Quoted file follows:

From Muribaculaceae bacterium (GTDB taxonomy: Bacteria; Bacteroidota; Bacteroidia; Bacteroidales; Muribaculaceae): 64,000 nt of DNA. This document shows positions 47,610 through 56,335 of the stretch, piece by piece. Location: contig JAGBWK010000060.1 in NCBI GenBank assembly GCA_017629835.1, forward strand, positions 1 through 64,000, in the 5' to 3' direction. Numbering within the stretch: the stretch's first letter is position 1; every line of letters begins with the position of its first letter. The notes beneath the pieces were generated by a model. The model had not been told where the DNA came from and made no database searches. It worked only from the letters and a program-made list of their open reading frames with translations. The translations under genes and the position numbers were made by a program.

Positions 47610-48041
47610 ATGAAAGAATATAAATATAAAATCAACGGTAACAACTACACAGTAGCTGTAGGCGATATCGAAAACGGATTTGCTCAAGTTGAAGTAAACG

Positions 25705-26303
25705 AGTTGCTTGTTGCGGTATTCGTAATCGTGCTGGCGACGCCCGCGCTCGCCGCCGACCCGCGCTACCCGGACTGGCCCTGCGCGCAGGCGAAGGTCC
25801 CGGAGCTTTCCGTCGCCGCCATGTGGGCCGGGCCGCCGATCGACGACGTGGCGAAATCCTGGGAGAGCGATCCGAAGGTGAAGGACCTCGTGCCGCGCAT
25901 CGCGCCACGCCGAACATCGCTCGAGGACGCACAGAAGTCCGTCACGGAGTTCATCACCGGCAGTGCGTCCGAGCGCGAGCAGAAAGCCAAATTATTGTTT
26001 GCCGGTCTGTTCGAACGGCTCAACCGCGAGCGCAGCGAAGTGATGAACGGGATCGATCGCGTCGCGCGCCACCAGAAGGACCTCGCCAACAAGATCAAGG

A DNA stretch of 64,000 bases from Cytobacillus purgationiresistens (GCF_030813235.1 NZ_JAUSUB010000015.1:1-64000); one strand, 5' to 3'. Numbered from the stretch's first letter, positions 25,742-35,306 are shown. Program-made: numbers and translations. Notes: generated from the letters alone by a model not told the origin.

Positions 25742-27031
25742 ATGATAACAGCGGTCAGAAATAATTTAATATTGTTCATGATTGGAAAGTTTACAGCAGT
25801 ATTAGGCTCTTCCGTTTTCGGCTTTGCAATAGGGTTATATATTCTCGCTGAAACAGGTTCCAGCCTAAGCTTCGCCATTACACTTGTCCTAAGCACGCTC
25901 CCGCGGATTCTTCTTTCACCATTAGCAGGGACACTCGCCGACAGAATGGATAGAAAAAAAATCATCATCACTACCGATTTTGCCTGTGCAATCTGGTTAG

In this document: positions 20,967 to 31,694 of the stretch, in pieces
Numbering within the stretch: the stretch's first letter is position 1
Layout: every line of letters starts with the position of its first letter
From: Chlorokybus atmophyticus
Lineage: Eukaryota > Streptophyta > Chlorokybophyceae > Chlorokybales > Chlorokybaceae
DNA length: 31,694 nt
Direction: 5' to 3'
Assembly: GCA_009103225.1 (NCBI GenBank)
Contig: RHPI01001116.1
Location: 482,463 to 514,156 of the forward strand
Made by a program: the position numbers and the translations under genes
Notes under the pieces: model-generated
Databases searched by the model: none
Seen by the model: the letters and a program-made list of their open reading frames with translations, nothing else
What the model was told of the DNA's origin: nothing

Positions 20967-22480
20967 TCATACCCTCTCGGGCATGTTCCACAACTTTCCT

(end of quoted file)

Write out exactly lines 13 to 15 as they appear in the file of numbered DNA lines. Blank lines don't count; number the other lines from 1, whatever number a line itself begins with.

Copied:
25901 CCGCGGATTCTTCTTTCACCATTAGCAGGGACACTCGCCGACAGAATGGATAGAAAAAAAATCATCATCACTACCGATTTTGCCTGTGCAATCTGGTTAG

In this document: positions 20,967 to 31,694 of the stretch, in pieces
Numbering within the stretch: the stretch's first letter is position 1